Glacier's Guiding Principles

Conditions have changed significantly in Glacier over the years, and new challenges face the park. Glacier's most recent Master Plan was approved in 1977. For the first time in over two decades, the public has had an opportunity to review and comment on a new comprehensive management strategy for Glacier National Park. The General Management Plan and Environmental Impact Statement (1999) is intended to guide management of Glacier NP for the next 20 years or more. The management strategy includes the purpose, significance and guiding principles for management of the park. This guidance is consistent with legislation that established Glacier NP, National Park Service policies, and other laws and directives that form the basis for NPS decision making. Purpose statements clarify the reasons that Glacier National Park was established. Significance statements explain Glacier's importance relative to its natural and cultural heritage. These statements describe the park's distinctive qualities and place them in their regional, national and international contexts.


  • Preserve and protect natural and cultural resources unimpaired for future generations (1910 legislation establishing Glacier National Park; 1916 Organic Act).
  • Provide opportunities to experience, understand, appreciate, and enjoy Glacier National Park consistent with the preservation of resources "in a state of nature" (1910 legislation establishing Glacier National Park; 1916 Organic Act).
  • Celebrate the ongoing peace, friendship, and goodwill among nations, recognizing the need for cooperation in a world of shared resources (1932 international peace park legislation).


The geologic features of Glacier National Park combine natural beauty, examples of mountain building, and the effects of glaciation, revealing many chapters in the history of the Earth.

  • The geology of Glacier National Park provides a snapshot of the tremendous forces of geologic uplift, mountain building, and overthrust events that provided the unique foundation for Glacier's natural beauty. The Rocky Mountain range narrows in northern Montana to provide wildlife, human, and vegetative convergence un-like most places on earth.
  • The ice age glaciers that carved classic geologic features in the area give insight into the beauty, power, and timelessness of the tremendous forces that continue to shape the earth.
  • Glacier has one of the finest assemblages of ice-age alpine glacial features in the contiguous 48 states, and it has relatively accessible, small-scale active glaciers.
  • Glacier is at an apex of the continent and one of the few places in the world that has a triple divide.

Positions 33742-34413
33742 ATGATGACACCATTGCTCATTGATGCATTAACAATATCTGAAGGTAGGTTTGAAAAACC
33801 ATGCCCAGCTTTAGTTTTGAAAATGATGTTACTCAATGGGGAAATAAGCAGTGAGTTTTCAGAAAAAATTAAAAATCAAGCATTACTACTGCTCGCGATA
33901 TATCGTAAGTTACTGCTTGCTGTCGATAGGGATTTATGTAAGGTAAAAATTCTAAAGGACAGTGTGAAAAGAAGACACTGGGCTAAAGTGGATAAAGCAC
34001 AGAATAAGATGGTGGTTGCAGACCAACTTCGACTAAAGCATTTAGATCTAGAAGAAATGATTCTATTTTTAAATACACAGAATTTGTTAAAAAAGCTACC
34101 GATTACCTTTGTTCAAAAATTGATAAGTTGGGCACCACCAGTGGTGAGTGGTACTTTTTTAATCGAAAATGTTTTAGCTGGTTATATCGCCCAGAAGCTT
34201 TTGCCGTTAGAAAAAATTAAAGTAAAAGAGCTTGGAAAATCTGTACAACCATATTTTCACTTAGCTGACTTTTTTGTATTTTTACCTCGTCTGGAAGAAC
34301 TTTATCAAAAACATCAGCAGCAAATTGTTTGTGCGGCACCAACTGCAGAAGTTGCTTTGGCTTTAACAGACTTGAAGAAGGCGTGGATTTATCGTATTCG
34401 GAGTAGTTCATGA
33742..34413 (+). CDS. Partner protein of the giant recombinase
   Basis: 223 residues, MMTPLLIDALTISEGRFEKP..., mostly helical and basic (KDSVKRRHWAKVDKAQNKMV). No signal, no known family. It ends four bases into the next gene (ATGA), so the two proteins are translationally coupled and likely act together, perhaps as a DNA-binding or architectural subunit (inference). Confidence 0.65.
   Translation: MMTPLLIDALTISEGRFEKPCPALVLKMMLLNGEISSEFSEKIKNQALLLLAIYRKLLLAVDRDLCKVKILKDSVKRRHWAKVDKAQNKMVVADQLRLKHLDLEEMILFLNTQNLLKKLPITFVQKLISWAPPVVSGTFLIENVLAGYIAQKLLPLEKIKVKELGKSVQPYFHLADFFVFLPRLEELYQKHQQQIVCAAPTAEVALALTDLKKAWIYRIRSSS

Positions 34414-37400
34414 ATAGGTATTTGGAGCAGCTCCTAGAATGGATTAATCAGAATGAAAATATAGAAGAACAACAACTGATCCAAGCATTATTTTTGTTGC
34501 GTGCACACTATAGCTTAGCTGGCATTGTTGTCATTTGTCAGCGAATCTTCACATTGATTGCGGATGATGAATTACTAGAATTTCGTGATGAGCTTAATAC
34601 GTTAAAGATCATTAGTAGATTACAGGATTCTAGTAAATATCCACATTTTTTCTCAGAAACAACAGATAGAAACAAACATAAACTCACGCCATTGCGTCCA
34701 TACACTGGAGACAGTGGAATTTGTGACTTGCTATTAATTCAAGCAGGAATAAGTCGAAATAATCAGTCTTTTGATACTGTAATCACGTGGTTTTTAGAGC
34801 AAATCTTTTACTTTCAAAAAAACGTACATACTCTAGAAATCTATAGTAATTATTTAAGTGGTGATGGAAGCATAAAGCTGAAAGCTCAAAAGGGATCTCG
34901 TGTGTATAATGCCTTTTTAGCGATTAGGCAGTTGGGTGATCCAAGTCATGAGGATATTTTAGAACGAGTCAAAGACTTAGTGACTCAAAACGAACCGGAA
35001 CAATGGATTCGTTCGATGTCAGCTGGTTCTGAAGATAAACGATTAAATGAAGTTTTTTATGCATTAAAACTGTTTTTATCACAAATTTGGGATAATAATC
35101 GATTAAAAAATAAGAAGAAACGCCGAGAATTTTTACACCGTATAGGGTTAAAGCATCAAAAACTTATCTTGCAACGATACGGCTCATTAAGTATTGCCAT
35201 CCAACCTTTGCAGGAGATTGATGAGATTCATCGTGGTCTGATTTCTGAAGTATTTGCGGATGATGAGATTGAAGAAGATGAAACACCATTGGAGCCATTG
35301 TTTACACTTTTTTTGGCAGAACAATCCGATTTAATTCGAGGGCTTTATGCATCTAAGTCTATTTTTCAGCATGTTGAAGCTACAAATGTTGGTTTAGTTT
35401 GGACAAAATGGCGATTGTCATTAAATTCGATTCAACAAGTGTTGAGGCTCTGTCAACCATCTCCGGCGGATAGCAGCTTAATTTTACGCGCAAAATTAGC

Glacier National Park offers a variety of wilderness experiences that provide the challenges and rewards of encountering nature on its own terms while conveying the necessity of stewardship for the land.

  • Glacier's wilderness offers opportunities for physical and mental challenge, risk and reward, renewal, self-reliance, solitude, inspiration, artistic expression, pride springing from a shared heritage, and the prospect of hope for the future.
  • The wilderness concept, codified into law, originated in the United States with the conviction that some wild land resources are most valuable to Americans if left in their natural state.
  • As a foundation for healthy and diverse ecosystems, officially designated wilderness and other remaining wild lands like Glacier National Park provide critical habitat for rare and endangered species and play a significant role in the overall health of natural systems worldwide.
  • Much of Glacier National Park is recommended for designation as wilderness, and therefore is managed differently than other federal lands in order to retain its primeval character and preserve it as a special place for humans to examine their relationship to the natural world.
  • The wilderness of Glacier National Park offers opportunities for personal renewal. Glacier's wilderness contains primitive areas relatively undisturbed by human activities where scientific research may reveal information about natural processes and living systems that may have wide-ranging applications as global indicators of ecological change.
  • The Going-to-the-Sun Road, one of the most scenic roads in North America, is a National Historic Landmark, and provides easy access to views of and entry points to experience wilderness.
  • Cultural resources, including archeological sites found in Glacier National Park wilderness, can provide a more complete picture of human history and culture when treated with sensitivity and respect.
  • Wilderness visitors must accept certain inherent risks associated with weather, terrain, water, wildlife, and other natural elements; visitor safety cannot be guaranteed, but can be enhanced with proper trip planning, appropriate skill, and responsible behavior.

Glacier National Park's designation as part of the world's first International Peace Park celebrates on-going peace, cooperation, and goodwill between two nations, and symbolizes the ideal of peace among all nations.

  • The peace park commemorates lasting peace between Canada and the United States.